“You have no authority!”

Last week the nation was transfixed by the bad-tempered Handforth Parish Council meeting that took place over Zoom, and soon went viral – even featuring on the BBC news.

It was one of those things that you don’t want to watch but at the same time you can’t look away, and it seemed like this was a ridiculous situation that must be some kind of semi-scripted Vicar of Dibley type parody.

Sadly if you, like me, are someone who is involved in trying to make their community/their country/the world a slightly better place, you will probably have been in meetings like this yourself. And not 15 years ago but in recent memory.

And if you are a woman, it can feel like this is an all too current experience. Or if you are in any kind of minority group. Being shouted down, being patronised and having one’s authority questioned are everyday experiences for some people. And it can lead to people who think they might have something to say or who want to question the way something has always been done to shy away from engagement in their community/school/workplace as they fear that they will get shouted down, ignored or told that “it has to be done this way”.

In an interview after the clip went viral, Jackie Weaver noted that she was proud to have stood her ground, but that if the meeting had been a physical meeting she would have been more afraid to do so. We might argue that this is a generational thing, that attitudes of the (minority) of Parish Council members that shouted and mocked Ms Weaver are thankfully becoming a thing of the past, but is this actually the case?

The Children First project is a pan-European project taking place in five countries – the UK, Italy, Lithuania, Greece and Cyprus – and aims to tackle gender-based violence among young people in the context of dating and healthy relationships. As part of this project we conducted research with young people in all five countries, and also with teachers, parents and professionals to find out what the prevailing attitudes are.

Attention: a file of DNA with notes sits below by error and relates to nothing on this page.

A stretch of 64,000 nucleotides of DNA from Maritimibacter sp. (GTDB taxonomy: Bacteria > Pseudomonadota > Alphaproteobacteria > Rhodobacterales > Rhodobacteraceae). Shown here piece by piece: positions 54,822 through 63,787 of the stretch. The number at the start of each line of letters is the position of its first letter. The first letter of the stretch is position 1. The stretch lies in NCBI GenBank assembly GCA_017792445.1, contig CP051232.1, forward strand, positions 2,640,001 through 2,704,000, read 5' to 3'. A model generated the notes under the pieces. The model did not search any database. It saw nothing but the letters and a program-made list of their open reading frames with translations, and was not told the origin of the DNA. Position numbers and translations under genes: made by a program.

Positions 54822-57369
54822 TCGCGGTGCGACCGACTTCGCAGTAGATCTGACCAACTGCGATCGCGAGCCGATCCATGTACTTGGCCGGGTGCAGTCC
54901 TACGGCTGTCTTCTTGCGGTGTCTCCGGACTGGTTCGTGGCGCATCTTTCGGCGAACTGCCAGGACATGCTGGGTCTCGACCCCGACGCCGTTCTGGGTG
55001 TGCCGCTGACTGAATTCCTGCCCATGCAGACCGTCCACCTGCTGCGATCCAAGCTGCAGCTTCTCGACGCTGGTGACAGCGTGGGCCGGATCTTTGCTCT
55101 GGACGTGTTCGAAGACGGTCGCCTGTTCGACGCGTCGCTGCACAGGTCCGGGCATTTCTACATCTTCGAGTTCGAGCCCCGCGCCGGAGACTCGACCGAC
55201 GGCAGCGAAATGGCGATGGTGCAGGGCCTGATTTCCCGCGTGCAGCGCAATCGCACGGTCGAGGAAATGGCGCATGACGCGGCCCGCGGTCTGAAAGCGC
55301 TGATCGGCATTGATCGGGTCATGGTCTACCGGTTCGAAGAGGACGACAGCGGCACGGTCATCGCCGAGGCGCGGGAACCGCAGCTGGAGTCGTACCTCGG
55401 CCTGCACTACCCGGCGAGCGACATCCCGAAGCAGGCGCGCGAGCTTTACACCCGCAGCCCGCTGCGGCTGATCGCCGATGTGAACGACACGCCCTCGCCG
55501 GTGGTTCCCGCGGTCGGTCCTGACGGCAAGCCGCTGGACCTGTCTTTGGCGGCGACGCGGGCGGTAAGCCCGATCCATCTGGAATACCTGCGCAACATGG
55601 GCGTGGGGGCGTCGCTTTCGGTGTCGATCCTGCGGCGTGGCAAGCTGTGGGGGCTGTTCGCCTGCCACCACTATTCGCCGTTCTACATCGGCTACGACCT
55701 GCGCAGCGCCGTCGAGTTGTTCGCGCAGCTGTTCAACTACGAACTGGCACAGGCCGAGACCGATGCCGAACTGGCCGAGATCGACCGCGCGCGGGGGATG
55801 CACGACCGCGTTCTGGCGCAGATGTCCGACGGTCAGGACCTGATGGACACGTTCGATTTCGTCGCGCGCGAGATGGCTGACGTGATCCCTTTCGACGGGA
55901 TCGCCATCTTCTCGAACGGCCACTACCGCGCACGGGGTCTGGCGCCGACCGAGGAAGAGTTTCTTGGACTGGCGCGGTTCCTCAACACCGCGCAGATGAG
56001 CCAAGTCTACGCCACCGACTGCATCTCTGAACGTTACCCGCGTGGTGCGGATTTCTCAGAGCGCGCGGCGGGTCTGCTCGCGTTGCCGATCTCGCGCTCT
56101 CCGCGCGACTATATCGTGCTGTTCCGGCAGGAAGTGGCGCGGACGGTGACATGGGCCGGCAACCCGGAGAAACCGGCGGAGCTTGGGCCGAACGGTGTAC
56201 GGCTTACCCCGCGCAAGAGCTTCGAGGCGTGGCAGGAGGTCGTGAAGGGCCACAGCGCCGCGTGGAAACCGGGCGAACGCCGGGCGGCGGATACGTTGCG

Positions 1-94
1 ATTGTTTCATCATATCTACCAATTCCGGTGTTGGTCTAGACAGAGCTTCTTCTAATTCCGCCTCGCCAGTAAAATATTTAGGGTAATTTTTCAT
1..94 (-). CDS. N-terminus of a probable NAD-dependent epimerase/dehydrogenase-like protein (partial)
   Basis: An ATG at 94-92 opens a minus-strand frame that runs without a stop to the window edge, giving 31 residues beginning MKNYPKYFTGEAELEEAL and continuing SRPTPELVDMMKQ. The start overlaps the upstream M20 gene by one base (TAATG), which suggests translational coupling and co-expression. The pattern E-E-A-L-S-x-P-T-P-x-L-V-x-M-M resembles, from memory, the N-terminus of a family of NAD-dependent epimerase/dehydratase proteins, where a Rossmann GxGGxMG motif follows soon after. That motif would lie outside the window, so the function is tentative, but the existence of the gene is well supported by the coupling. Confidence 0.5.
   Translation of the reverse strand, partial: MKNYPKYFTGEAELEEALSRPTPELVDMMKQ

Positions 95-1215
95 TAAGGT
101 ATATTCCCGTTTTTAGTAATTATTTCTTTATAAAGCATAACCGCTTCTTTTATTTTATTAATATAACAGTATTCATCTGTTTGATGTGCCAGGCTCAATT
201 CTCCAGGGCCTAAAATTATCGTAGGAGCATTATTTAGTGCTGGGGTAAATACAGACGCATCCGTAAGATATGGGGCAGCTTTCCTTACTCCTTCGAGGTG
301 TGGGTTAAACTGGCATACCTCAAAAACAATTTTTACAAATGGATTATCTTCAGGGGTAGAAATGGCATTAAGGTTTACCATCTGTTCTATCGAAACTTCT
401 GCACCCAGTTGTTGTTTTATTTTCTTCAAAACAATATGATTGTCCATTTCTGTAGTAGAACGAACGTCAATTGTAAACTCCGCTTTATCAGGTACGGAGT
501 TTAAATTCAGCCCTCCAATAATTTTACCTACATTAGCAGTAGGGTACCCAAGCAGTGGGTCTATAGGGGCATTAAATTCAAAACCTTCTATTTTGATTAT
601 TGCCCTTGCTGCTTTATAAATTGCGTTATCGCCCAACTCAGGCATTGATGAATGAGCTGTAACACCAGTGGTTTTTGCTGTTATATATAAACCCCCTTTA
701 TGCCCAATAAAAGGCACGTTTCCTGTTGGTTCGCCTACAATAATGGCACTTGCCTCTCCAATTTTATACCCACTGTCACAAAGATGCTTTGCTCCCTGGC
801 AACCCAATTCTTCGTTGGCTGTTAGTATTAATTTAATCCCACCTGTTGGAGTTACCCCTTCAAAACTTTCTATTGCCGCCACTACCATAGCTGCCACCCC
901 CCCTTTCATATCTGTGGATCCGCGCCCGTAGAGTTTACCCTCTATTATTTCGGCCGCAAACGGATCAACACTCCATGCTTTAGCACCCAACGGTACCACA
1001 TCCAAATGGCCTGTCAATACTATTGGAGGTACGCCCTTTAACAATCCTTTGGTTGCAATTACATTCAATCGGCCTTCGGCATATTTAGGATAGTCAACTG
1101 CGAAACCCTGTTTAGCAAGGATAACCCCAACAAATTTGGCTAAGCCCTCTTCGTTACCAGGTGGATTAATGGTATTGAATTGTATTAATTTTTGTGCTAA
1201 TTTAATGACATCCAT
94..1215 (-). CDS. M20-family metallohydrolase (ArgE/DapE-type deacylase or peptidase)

I was delighted to host our first International Conference recently, where we revealed the research findings that we had gathered and discussed how to move forward. The research across all five partner countries showed that:

  • High numbers of GBV amongst children and teenagers are recorded in all partner countries.
  • GBV affects disproportionately girls or adolescents coming from ethnic/religious minorities or have sexual orientations that are not aligned with the patriarchal norms.
  • The most frequent cases are those of emotional and psychological abuse. Gender stereotypes are still deeply rooted in all partner countries and affect youngster’s perceptions and relationships.
  • Young people are able to recognize what is healthy or unhealthy in a relationship but they claim to be not sufficiently informed on the phenomenon of GBV nor trained on how to react or report it, especially within their school environment.

You can watch the conference here to find out more, or visit our website to read the research. We also launched our Children First app, a game aimed at young people aged 12-18 which allows them to play a set of scenarios with different avatars to understand more about what healthy relationships look like.

The conference was a wonderful sign of hope, bringing around 200 people together from across Europe and further afield – practitioners in combatting GBV, teachers, parents, students and more. The number of people attending and the quality of discussion gave me both a confirmation that this is a serious and current issue that needs to be addressed across Europe, but also great hope for the future that if we work together to develop solution that are driven by young people themselves, but also by teachers, parents and professionals working together to create solutions that cross from the classroom to the home, to the workplace and to our relationships, that the next generation of Jackie Weavers won’t have to face the same abuse.